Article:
Kansas officials said Friday that the federal government apportioned $2 million of the state's transportation funding to go toward enhancing its recreational trails, and that even though Kansas was opting out of a federal trails program, all of that money would go for that purpose.
The funding is more than the $1.3 million Kansas had specified it wanted. It comes days after the Kansas Department of Transportation said it was joining only Florida in opting out of a provision of the federal highway funding law that gives states money to develop trails.
KDOT spokesman Steve Swartz said the agency never intended to abandon the trails system. By opting out of the federal program the state would still receive funds, but Kansas officials would be able use part of the money for other needs.
"It looked like the wrong message was being attached to this decision," Swartz said. "In this case, opting out means we were gaining flexibility and more money."
The state needs flexibility in spending transportation dollars because its overall money from the federal transportation law dropped from $392 million in fiscal 2011 to $366 million this fiscal year, he said. The trail money is included in the overall state allocation.
Swartz said KDOT will send all of the money to the Department of Wildlife, Parks and Tourism for use on trails. Under the program guidelines, the state can use the federal money to purchase new trails, equipment to construct or maintain the trails or refurbish existing trails.
"KDOT and KDWPT worked to come up with a way to prioritize the amount of money that should be applied to recreational trails and determined that $2 million is the appropriate level," said Transportation Secretary Mike King. "This will help move ecotourism forward in Kansas."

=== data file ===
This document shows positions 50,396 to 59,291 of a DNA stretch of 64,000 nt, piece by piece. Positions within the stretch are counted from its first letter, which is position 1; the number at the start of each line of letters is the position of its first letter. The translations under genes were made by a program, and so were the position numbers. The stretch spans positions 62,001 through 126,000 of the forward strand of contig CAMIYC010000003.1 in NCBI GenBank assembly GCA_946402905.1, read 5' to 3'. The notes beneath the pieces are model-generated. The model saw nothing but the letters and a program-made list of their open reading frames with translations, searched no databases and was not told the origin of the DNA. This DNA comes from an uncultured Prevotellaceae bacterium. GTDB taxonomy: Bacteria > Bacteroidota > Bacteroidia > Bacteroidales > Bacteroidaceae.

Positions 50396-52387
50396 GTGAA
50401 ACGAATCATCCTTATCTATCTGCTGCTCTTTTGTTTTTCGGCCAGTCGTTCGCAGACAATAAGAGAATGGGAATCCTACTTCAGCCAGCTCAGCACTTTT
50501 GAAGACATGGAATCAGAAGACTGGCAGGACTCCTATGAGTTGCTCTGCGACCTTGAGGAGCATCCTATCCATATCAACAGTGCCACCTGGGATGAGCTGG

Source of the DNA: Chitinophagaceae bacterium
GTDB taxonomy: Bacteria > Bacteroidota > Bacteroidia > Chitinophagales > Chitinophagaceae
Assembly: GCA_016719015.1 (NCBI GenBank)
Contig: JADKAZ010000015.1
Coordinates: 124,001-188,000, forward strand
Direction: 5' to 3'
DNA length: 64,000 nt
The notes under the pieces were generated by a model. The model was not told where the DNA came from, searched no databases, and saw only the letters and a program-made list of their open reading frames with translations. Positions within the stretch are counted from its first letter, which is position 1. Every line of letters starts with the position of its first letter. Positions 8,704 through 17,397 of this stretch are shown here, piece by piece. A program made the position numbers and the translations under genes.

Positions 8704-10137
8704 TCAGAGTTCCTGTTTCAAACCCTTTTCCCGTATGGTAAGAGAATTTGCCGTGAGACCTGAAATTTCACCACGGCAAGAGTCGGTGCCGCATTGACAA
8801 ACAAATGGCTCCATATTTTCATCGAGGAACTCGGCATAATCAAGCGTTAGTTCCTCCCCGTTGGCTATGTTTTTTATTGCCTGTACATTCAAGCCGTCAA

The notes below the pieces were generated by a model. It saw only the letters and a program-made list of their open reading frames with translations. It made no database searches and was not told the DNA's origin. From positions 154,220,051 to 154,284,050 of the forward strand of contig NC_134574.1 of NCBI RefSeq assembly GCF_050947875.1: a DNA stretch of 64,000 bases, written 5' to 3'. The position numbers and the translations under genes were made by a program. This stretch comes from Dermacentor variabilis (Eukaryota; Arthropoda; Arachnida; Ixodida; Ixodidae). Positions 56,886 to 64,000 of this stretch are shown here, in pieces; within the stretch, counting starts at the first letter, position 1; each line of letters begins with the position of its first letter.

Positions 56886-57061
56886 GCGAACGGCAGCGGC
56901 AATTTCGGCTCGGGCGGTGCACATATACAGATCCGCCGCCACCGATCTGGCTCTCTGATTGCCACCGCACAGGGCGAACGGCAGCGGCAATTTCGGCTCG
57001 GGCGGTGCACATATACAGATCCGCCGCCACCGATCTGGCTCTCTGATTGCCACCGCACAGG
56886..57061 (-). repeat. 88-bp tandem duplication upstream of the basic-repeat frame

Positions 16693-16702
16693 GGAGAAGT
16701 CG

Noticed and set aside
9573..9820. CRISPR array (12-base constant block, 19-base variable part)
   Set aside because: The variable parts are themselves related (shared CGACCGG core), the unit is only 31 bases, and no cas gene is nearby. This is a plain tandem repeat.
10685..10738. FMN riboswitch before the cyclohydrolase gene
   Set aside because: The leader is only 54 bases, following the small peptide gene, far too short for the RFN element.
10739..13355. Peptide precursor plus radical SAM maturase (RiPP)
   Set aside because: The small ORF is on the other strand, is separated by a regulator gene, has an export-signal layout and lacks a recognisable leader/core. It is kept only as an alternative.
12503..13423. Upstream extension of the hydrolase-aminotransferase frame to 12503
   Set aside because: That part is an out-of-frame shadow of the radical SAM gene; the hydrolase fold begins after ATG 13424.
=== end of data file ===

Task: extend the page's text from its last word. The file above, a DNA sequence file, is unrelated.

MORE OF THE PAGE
Kansas has more than 650 trails covering more than 2,100 miles. The Department of Wildlife, Parks and Tourism manages trails located on state park, wildlife area or state fishing lake properties. The others are managed by local governments or non-governmental organizations.
"One of our highest priorities is to enhance ecotourism in Kansas, which includes developing a good trail system," said KDWPT Secretary Robin Jennison "This level of funding will allow us to make great strides in the number and quality of trails across our state.
Gov. Sam Brownback has touted the state's trails as a resource for Kansas residents to enjoy nature in the state and to stay physically fit. He said at a summit on obesity that residents can walk, bike or ride a horse from Herington to St. Louis. Many of the trails are built along abandoned railroad routes throughout the region.
The money for the trails program comes from fuel taxes. Florida is the only other state to refuse to participate. Under the old grant program, Kansas was required to match the federal money on an 80-20 percent split. Officials didn't know Friday what amount, if any, the state or local agencies would have to match the federal dollars.
Ron Kaufman, spokesman for the parks agency, said it was likely that even if there wasn't a requirement that local or private entities would contribute their own funds to the recreational trails system.
"Even without a match requirement, additional local or private support can help 'get more bang for the buck,' or pay for ongoing costs," he said.